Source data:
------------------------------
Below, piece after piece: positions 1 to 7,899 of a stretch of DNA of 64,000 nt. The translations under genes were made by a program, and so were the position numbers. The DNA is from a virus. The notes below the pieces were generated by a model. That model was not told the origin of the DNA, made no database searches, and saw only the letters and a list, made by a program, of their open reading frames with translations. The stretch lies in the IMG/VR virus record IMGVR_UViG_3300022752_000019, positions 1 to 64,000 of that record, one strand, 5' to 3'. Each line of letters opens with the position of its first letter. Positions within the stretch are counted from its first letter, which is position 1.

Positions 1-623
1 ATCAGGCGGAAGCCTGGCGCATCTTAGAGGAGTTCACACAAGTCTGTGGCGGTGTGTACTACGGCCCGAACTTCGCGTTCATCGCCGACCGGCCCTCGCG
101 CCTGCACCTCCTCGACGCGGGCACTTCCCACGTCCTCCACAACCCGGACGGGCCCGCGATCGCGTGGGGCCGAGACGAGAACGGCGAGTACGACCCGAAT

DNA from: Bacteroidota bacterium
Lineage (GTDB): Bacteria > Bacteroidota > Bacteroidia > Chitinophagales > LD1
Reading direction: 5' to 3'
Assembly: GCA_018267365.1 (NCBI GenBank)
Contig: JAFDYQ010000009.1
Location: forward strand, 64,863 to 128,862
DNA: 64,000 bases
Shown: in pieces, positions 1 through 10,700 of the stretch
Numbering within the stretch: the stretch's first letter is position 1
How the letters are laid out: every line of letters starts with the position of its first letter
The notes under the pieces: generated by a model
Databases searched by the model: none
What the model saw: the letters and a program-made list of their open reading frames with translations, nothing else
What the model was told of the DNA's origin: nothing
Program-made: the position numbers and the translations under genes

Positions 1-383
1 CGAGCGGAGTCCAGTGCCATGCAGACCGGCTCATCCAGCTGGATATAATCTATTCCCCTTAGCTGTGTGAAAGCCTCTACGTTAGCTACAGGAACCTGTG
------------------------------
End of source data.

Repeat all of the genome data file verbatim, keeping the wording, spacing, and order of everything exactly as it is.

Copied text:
Below, piece after piece: positions 1 to 7,899 of a stretch of DNA of 64,000 nt. The translations under genes were made by a program, and so were the position numbers. The DNA is from a virus. The notes below the pieces were generated by a model. That model was not told the origin of the DNA, made no database searches, and saw only the letters and a list, made by a program, of their open reading frames with translations. The stretch lies in the IMG/VR virus record IMGVR_UViG_3300022752_000019, positions 1 to 64,000 of that record, one strand, 5' to 3'. Each line of letters opens with the position of its first letter. Positions within the stretch are counted from its first letter, which is position 1.

Positions 1-623
1 ATCAGGCGGAAGCCTGGCGCATCTTAGAGGAGTTCACACAAGTCTGTGGCGGTGTGTACTACGGCCCGAACTTCGCGTTCATCGCCGACCGGCCCTCGCG
101 CCTGCACCTCCTCGACGCGGGCACTTCCCACGTCCTCCACAACCCGGACGGGCCCGCGATCGCGTGGGGCCGAGACGAGAACGGCGAGTACGACCCGAAT

DNA from: Bacteroidota bacterium
Lineage (GTDB): Bacteria > Bacteroidota > Bacteroidia > Chitinophagales > LD1
Reading direction: 5' to 3'
Assembly: GCA_018267365.1 (NCBI GenBank)
Contig: JAFDYQ010000009.1
Location: forward strand, 64,863 to 128,862
DNA: 64,000 bases
Shown: in pieces, positions 1 through 10,700 of the stretch
Numbering within the stretch: the stretch's first letter is position 1
How the letters are laid out: every line of letters starts with the position of its first letter
The notes under the pieces: generated by a model
Databases searched by the model: none
What the model saw: the letters and a program-made list of their open reading frames with translations, nothing else
What the model was told of the DNA's origin: nothing
Program-made: the position numbers and the translations under genes

Positions 1-383
1 CGAGCGGAGTCCAGTGCCATGCAGACCGGCTCATCCAGCTGGATATAATCTATTCCCCTTAGCTGTGTGAAAGCCTCTACGTTAGCTACAGGAACCTGTG